In Grevet, Mankoff, and Anderson, the proposal the authors outline is quite innovative in its approach, but fails to account for certain limitations. You can scour the internet and come across a myriad number of interactive consumption tools that allow you, as a consumer, to map your usage relative to others. I like the notion that more effective reduction schemes could exist which would leverage a de-anonymized environment and be scalable to a community- or city-level. Accountability is a great way to realize savings, and an effective visualization of such is a great way to highlight high performers and shun poor performing ones.
My hesitance (from a public policy perspective) has to do with the high risk of self-selection bias. One of the examples highlighted in the paper is that of http://www.carbonrally.com, which allows users to challenge each other to carbon reduction goals (such as going vegan, bicyling to work, and so on). Perhaps this is a misreading, but to encourage a less anonymous approach to aggregating data on energy use is to invite self-selection bias. In other words, those who are conscious of their energy use are more likely to report the steps they are taking to reduce it, whereas those that are not are not likely to report anything. That is not to say that those who are less conscious are somehow poor consumers of energy; conversely, they may be far more efficient consumers as matter of socio-economic circumstance.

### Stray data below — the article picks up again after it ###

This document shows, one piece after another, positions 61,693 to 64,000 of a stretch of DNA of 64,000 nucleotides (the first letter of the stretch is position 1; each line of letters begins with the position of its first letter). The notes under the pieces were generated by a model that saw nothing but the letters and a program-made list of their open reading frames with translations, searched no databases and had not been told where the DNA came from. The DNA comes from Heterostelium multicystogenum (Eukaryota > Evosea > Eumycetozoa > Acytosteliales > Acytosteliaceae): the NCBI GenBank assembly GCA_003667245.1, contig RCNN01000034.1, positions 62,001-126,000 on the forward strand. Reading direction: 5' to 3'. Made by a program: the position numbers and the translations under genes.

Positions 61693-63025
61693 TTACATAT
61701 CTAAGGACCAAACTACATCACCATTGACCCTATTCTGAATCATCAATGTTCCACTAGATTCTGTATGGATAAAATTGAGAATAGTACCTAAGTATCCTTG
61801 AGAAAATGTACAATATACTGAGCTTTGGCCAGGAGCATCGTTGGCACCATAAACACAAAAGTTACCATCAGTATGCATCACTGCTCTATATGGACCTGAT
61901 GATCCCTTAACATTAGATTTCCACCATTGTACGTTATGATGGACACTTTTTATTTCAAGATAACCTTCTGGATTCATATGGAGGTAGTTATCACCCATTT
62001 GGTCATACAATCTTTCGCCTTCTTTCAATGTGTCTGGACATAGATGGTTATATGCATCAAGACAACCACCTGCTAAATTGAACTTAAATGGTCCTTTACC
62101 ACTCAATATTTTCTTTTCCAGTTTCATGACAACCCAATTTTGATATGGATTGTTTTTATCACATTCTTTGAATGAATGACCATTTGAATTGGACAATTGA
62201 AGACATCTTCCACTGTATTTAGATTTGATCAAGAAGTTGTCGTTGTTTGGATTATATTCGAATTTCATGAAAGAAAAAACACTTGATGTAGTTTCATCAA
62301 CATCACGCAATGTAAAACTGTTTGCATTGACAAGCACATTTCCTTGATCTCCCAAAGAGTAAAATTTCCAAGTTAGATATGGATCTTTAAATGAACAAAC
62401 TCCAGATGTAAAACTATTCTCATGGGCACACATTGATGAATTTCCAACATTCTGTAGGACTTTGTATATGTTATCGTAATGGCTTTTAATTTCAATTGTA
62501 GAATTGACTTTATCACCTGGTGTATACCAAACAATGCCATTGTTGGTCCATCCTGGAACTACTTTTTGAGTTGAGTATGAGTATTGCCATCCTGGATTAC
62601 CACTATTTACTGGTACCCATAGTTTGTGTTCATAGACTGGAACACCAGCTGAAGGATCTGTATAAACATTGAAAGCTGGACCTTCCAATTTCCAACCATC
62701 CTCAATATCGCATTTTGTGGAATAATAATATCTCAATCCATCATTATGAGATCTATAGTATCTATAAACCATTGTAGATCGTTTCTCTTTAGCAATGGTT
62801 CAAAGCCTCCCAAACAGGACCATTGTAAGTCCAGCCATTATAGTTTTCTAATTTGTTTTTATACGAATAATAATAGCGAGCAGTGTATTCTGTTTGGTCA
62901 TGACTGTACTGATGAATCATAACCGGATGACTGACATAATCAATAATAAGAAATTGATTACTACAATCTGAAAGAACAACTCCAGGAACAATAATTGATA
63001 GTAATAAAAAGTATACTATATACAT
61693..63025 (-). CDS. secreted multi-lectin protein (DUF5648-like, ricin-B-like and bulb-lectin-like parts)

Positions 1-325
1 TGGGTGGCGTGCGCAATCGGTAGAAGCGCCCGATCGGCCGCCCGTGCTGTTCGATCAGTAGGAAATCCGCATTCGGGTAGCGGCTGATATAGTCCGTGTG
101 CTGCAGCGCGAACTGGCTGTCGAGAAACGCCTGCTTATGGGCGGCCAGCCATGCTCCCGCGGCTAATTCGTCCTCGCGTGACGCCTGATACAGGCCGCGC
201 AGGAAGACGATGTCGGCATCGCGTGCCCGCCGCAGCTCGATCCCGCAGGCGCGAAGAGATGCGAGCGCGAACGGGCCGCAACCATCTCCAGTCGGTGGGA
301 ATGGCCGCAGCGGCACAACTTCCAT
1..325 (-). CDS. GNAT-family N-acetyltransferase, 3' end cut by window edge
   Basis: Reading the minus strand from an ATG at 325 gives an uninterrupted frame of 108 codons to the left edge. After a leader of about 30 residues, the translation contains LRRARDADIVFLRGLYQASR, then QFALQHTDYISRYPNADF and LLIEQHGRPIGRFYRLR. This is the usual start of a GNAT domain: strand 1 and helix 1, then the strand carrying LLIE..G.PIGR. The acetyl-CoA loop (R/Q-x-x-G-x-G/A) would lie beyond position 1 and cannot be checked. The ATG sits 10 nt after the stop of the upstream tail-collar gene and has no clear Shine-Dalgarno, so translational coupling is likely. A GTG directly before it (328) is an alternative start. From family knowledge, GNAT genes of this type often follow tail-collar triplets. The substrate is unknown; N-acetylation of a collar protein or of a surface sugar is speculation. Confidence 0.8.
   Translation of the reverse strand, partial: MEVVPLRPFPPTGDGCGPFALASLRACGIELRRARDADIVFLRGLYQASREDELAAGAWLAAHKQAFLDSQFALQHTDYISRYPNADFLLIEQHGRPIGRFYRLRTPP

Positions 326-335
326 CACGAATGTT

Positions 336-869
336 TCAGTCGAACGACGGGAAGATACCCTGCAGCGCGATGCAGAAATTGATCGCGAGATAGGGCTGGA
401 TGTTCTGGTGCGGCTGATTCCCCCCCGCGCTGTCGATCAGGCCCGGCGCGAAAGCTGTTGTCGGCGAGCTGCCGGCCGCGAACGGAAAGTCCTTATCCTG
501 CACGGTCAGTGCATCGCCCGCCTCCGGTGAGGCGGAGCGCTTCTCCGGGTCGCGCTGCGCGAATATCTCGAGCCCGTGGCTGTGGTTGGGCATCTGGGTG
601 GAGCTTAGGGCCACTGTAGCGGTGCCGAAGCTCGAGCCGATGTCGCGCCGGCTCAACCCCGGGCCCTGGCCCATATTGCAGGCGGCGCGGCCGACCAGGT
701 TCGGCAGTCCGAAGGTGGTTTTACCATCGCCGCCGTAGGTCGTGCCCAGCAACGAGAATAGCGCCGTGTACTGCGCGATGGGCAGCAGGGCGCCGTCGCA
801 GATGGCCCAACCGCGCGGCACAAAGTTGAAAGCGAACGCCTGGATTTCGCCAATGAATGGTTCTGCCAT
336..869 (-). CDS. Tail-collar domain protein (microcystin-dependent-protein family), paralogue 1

The point is that when it comes to community standards of reporting, the authors should take care to account for the fact that various communities will experience various levels of reporting. This could be due to a number of factors, including those that fall outside of the scope of the project. These communities may, in fact, be more efficient than those that are more likely to report due to factors that may also cause them to underreport.